Friday, February 26, 2016

Empowering Women

When people ask me why I wrote, “100 Things This Father Wants His Daughter to Know”, I tell them there are two reasons.

The first reason is, I have a daughter. However, I could have told her these principles privately, and it wouldn’t have served the second reason, which is, to empower Women.

Women are the most powerful species on the planet, and yet they don’t realize it. Perhaps it takes a straight, white, male to recognize and declare this for it for Women to be taken seriously. Men have stood inside their privilege, and suppressed the power of Women as a threat. Indeed, men have been threatened by the power of Women since the beginning of time.

I believe Women are the inspirational force of the world. Without Women, the world would be a horrific place to be. Men have ruled for thousands of years, which is the reason why the world is broken. We know all too well, the calculated pattern of masculine leadership. Perhaps now is the time we accept that Women are more efficient leaders.

Women bring different gifts to leadership than men do. The gift of Love is a trait that women are born with. In it’s highest resonance, Love is the greatest force in the entire Universe. Women are either growing inside of that gift, or they are drifting into a man’s austere world of dominance and manipulation.

Therefore, it was important for me to write this book. Not simply for my own daughter, although it was written for her benefit, it was written for the benefit of Women everywhere. It was written so that Women could step into their power, and lead the world out of the cloud of darkness that men have created.

The most effective method of leadership is through inspiration, and Women are the inspiration of the world. By inspiring Women to be cause in the matter of the world, it creates the perfect partnership for powerful leadership.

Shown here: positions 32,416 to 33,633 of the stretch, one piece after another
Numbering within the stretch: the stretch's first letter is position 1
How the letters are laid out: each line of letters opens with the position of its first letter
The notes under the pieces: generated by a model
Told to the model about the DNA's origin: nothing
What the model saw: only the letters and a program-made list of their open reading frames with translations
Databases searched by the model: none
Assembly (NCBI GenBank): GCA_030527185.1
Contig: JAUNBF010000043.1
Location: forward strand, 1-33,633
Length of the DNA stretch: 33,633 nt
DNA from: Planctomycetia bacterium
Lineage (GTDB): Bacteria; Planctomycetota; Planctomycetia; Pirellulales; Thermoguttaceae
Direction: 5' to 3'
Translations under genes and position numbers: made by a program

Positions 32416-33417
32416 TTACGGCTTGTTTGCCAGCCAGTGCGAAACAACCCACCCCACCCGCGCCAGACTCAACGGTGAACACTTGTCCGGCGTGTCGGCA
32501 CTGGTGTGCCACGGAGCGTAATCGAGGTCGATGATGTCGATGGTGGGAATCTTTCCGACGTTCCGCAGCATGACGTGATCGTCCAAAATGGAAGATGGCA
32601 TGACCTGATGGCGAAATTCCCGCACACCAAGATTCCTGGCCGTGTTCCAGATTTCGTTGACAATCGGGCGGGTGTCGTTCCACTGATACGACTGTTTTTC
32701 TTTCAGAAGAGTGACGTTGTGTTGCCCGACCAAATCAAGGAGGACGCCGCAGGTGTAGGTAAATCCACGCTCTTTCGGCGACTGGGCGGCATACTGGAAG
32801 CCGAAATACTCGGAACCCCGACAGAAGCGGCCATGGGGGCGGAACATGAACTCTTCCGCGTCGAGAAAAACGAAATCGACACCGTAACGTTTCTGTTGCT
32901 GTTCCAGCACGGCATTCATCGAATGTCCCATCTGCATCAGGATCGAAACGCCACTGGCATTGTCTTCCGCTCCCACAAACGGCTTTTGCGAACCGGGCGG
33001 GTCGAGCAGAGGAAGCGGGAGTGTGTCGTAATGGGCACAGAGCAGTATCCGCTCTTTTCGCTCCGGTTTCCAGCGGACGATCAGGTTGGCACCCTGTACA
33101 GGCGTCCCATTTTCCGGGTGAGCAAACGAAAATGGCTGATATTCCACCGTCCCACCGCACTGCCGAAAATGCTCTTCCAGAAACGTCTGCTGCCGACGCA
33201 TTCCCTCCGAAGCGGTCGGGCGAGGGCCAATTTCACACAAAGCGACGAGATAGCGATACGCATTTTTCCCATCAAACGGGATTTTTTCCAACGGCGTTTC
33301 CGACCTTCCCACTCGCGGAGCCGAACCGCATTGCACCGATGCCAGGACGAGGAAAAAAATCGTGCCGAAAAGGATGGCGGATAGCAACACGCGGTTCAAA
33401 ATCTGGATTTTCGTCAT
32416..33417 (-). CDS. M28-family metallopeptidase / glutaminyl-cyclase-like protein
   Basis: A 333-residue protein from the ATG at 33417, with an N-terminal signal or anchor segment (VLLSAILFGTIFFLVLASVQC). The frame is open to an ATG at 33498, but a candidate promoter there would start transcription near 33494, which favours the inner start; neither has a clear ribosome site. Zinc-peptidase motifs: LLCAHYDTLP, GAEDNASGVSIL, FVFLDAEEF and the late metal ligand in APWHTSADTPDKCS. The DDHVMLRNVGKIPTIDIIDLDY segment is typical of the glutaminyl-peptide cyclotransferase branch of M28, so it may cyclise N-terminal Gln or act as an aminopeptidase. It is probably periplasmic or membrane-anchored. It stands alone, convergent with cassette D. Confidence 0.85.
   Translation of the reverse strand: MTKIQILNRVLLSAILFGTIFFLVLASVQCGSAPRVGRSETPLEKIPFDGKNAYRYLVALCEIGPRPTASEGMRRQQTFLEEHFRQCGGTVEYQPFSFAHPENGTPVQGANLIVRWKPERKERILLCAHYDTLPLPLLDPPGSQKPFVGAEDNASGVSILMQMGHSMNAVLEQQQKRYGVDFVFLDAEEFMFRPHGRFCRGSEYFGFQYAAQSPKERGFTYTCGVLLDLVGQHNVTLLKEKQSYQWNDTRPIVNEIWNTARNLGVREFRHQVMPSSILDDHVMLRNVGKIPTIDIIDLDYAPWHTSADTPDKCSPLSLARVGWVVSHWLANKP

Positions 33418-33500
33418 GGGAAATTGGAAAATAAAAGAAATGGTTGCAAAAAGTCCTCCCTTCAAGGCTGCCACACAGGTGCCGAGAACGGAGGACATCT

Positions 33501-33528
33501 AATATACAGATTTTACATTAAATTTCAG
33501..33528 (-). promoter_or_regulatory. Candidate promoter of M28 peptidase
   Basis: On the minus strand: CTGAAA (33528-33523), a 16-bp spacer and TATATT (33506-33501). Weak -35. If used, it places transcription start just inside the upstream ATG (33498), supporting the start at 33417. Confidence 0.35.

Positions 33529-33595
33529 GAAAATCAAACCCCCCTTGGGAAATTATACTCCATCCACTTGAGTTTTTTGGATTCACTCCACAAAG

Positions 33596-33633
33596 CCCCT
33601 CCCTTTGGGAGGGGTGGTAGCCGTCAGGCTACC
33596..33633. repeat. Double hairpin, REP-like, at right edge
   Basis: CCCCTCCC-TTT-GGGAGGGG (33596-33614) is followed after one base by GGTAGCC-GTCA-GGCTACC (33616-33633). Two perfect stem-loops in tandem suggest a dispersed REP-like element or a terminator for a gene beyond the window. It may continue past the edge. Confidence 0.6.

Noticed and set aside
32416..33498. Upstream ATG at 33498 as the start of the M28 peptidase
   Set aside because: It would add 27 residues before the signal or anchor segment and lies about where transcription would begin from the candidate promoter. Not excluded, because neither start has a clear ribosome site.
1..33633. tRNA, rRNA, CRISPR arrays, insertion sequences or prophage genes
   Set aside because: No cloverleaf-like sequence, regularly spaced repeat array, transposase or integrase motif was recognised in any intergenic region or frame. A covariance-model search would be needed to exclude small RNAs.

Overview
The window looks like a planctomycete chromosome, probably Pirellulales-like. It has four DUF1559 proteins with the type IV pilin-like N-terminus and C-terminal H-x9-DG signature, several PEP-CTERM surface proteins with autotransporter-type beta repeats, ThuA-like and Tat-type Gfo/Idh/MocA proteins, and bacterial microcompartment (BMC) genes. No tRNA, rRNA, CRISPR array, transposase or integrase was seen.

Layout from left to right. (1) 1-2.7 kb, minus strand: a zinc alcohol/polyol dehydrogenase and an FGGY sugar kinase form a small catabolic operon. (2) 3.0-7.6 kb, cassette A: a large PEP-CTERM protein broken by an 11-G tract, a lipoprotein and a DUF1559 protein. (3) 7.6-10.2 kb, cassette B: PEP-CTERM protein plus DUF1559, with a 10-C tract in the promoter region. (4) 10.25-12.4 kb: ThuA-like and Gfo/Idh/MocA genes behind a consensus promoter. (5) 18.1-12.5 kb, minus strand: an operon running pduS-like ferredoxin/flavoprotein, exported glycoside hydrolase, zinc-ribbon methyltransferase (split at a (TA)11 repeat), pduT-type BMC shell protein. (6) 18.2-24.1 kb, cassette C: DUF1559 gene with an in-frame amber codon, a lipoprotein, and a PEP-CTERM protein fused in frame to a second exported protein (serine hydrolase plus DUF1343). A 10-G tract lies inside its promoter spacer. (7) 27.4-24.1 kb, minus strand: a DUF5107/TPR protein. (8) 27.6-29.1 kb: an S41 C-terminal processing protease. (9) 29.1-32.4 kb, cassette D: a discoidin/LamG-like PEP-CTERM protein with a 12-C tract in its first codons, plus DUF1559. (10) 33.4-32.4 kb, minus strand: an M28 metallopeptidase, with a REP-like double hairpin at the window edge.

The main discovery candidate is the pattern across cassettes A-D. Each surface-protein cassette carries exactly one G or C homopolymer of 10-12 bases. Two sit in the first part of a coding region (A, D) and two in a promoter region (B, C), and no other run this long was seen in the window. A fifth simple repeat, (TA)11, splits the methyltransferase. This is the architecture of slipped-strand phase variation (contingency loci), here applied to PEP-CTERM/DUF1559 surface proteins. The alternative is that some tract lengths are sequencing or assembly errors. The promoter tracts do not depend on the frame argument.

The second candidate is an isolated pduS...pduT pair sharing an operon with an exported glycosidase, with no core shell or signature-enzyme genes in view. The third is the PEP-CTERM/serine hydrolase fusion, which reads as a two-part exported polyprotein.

But to accomplish this, we need to break down the broken paradigm of masculine energy, and its contempt for its feminine counterpart. As men, we must acknowledge that we have been part of the problem. Men have suppressed and shamed Women for thousands of years in an attempt to keep them down. Men have exploited sexuality, shaming Woman using terms such as witch, slut, harlot, and many more in an attempt to reinforce the double standard that exists between men and Women. Men have treated Women as a lesser partner, restricted a Woman’s ability to vote, and enjoy the same rights that males take for granted. Even today, there are many rights that are not equal between men and Women in the workplace.

I believe the time has come to talk about this inequality, and adjust it accordingly. However in order to fix a problem, one has to first admit that one exists. Men do not want to redistribute their power to Women, and so the struggle continues.

The good news is nature finds a way to flourish despite’s man’s methods of attempting to thwart it. Sooner or later, common sense prevails, and the shift of power finds its way to a more efficient vehicle.
I hope that “100 Things This Father Wants His Daughter to Know” is aligned with that realization, leading the world into a new possibility through authentic, feminine energy.

I hope you enjoy reading this book, and I look forward to your thoughts and feelings about it. You can download it, and leave a review on Amazon here:

Friday, February 5, 2016

Why Johnny Manziel is Being Released by the Cleveland Browns

Looks like Quarterback Johnny Manziel, AKA: Johnny Football, is going to be released by The Cleveland Browns.

"Why?" you ask? Let me tell you why...

I heard a saying once that over the years has made much more sense than when I first heard it in my twenties. The saying was, “Money will only give you more of what you already have in your life.” So with that being said, if you have misery in your life, a lot of money can enable you to have more misery. Yet if you have a lot of kindness, money can enable you to have more of the same.